Apr 15, 2022 - World

CIA director: U.S. can't "take lightly" Russian nuclear threat in Ukraine

CIA Director William Burns speaking during a congressional hearing in March 2022.

CIA Director William Burns speaking during a congressional hearing in March 2022. Photo: Al Drago/Bloomberg via Getty Images

Military setbacks and "potential desperation" could prompt Russian President Vladimir Putin to use "tactical" or "low-yield" nuclear weapons against Ukraine, CIA Director William Burns warned during a speech at Georgia Tech on Thursday.

Why it matters: So-called "tactical" nuclear weapons are considered "low-yield" only because other nuclear weapons have become unimaginably powerful. Any nuclear strike against Ukraine would be far more powerful and devastating than any conventional attack.

  • Burns stressed that the intelligence community has seen no "practical evidence" that would suggest such a nuclear attack against Ukraine was imminent but it was not ignoring the threat.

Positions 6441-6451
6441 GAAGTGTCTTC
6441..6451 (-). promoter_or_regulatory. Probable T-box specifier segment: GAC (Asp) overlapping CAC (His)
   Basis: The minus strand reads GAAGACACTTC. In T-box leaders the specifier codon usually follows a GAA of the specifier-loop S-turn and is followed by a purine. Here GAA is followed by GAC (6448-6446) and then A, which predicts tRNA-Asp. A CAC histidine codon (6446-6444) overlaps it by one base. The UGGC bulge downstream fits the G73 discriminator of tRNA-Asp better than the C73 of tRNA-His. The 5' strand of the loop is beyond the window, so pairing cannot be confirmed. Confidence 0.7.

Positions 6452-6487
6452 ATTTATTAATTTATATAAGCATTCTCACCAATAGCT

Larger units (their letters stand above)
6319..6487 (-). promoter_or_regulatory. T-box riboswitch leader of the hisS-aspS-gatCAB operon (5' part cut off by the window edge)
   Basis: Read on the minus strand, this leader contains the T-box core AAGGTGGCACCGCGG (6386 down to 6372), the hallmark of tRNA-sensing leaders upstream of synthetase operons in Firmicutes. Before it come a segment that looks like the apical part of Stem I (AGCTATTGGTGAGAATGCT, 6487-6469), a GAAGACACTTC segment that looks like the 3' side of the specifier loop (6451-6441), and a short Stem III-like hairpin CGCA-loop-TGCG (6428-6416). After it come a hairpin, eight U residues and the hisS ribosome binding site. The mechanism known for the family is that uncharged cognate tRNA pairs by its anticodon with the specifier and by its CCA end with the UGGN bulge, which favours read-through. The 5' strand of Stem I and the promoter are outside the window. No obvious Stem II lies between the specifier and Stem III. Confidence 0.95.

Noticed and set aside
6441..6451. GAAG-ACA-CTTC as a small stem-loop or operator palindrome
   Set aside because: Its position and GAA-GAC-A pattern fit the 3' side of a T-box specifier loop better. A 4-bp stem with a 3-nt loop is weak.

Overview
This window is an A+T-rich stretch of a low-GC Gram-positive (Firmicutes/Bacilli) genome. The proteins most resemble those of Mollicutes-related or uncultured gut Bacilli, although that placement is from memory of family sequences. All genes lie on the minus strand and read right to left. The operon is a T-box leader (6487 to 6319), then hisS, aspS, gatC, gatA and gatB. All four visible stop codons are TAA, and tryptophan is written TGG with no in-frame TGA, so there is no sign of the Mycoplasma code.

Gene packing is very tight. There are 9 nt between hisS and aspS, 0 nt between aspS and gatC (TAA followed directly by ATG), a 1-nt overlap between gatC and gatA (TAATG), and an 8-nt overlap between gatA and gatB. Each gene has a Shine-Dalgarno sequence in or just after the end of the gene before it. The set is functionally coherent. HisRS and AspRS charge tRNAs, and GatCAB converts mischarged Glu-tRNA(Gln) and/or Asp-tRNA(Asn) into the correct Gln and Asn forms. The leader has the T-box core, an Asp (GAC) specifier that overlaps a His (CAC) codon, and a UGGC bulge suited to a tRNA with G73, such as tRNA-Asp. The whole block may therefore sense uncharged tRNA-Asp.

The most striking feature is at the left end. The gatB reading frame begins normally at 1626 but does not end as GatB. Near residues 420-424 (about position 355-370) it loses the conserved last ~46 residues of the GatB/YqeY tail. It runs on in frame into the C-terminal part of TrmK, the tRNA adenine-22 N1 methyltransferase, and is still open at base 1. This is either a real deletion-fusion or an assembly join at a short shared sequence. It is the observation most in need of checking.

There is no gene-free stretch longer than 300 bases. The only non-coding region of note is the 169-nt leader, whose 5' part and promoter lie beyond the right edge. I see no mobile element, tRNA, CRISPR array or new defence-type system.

What they're saying: Given "the potential desperation of President Putin and the Russian leadership, given the setbacks that they've faced so far militarily, none of us can take lightly the threat posed by a potential resort to tactical nuclear weapons or low-yield nuclear weapons," Burns said.

  • While "we've seen some rhetorical posturing on the part of the Kremlin, about moving to higher nuclear alert levels, so far we haven't seen a lot of practical evidence of the kind of deployments or military dispositions that would reinforce that concern," he added.
  • "We watch for that very intently. It's one of our most important responsibilities at CIA."

How it works: Russia has in its nuclear arsenal thousands of smaller warheads, and multiple different systems that can deliver those warheads in shorter and intermediate ranges.

The big picture: Shortly after the start of Russia's invasion of Ukraine, Putin placed the country's nuclear deterrent forces on alert.

  • Kremlin officials have repeatedly warned that Russia would use nuclear weapons if there's a "threat for existence" to the country.
  • Burns said that Russian military doctrine allows for the use of such weapons in order to de-escalate a conventional military threat.

Go deeper: Russia threatens to deploy nukes to Baltic if Sweden and Finland join NATO

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